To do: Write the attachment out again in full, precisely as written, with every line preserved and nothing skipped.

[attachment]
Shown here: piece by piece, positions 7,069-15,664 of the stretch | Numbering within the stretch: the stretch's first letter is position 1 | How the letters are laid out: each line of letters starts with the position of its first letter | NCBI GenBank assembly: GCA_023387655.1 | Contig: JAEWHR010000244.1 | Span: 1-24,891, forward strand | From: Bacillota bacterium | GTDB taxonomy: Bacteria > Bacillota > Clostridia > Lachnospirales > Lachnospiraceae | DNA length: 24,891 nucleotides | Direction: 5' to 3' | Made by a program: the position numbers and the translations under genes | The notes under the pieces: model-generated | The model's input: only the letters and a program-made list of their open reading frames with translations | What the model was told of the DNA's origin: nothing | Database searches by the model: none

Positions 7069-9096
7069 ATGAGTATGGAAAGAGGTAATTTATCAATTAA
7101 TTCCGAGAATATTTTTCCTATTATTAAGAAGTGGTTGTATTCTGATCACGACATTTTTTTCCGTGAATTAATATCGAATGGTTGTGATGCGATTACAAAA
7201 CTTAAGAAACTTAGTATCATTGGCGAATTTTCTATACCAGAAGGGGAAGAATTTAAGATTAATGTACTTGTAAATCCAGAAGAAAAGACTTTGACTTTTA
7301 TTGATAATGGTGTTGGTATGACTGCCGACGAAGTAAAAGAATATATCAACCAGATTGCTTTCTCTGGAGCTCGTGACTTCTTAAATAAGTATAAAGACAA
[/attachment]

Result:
Shown here: piece by piece, positions 7,069-15,664 of the stretch | Numbering within the stretch: the stretch's first letter is position 1 | How the letters are laid out: each line of letters starts with the position of its first letter | NCBI GenBank assembly: GCA_023387655.1 | Contig: JAEWHR010000244.1 | Span: 1-24,891, forward strand | From: Bacillota bacterium | GTDB taxonomy: Bacteria > Bacillota > Clostridia > Lachnospirales > Lachnospiraceae | DNA length: 24,891 nucleotides | Direction: 5' to 3' | Made by a program: the position numbers and the translations under genes | The notes under the pieces: model-generated | The model's input: only the letters and a program-made list of their open reading frames with translations | What the model was told of the DNA's origin: nothing | Database searches by the model: none

Positions 7069-9096
7069 ATGAGTATGGAAAGAGGTAATTTATCAATTAA
7101 TTCCGAGAATATTTTTCCTATTATTAAGAAGTGGTTGTATTCTGATCACGACATTTTTTTCCGTGAATTAATATCGAATGGTTGTGATGCGATTACAAAA
7201 CTTAAGAAACTTAGTATCATTGGCGAATTTTCTATACCAGAAGGGGAAGAATTTAAGATTAATGTACTTGTAAATCCAGAAGAAAAGACTTTGACTTTTA
7301 TTGATAATGGTGTTGGTATGACTGCCGACGAAGTAAAAGAATATATCAACCAGATTGCTTTCTCTGGAGCTCGTGACTTCTTAAATAAGTATAAAGACAA